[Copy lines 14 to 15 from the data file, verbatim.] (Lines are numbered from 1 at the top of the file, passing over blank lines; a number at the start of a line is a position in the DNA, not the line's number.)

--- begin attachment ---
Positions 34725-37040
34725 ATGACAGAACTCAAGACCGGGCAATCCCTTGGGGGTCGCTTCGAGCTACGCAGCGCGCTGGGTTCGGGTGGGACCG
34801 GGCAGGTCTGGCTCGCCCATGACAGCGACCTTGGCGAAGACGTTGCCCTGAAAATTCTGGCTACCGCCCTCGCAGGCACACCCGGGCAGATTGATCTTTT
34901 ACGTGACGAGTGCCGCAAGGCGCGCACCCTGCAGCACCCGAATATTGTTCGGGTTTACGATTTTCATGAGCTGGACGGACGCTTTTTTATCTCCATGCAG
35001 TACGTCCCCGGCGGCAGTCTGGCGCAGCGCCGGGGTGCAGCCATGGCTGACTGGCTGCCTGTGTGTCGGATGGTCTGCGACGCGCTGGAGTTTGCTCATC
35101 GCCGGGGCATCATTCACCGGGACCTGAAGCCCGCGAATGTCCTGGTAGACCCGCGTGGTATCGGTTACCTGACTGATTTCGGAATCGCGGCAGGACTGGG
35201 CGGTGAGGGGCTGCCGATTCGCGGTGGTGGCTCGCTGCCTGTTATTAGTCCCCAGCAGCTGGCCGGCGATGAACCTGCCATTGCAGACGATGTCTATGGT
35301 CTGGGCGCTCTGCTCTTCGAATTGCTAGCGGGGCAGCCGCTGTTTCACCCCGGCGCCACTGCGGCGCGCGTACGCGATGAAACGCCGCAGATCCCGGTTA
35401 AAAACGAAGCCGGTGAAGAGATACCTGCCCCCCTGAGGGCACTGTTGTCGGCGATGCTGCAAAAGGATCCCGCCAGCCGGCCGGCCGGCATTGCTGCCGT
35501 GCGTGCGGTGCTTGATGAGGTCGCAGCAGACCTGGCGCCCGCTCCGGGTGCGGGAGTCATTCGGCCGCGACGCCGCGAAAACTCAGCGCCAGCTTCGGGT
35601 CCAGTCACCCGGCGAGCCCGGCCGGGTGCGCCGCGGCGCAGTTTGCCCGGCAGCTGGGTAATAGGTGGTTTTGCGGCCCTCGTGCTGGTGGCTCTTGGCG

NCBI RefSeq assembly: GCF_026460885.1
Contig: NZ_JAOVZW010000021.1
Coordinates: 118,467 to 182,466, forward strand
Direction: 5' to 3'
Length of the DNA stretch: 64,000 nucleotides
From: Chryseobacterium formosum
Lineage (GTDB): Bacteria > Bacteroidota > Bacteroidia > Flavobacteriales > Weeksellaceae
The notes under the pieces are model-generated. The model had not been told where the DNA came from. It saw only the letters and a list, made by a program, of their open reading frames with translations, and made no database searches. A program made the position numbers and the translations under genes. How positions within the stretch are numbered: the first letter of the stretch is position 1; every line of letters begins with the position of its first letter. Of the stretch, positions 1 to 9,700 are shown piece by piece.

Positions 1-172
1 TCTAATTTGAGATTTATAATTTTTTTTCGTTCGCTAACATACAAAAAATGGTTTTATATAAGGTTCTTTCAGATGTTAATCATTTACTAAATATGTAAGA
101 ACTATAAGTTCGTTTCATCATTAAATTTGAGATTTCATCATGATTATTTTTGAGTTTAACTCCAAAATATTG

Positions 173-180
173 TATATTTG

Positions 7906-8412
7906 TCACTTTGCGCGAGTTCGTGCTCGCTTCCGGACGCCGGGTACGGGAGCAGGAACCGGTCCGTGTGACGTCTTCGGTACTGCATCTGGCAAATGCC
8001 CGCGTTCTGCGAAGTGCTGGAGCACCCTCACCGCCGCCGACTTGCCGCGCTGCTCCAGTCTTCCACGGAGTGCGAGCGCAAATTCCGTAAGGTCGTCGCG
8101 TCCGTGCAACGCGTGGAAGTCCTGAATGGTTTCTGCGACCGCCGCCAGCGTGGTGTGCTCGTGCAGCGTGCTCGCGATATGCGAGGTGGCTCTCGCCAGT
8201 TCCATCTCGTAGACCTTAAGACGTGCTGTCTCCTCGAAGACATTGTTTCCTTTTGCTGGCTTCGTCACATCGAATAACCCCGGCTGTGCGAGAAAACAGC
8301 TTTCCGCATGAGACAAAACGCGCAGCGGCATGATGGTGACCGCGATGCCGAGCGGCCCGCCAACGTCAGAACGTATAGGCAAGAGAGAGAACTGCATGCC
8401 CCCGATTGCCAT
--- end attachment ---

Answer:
Coordinates: 118,467 to 182,466, forward strand
Direction: 5' to 3'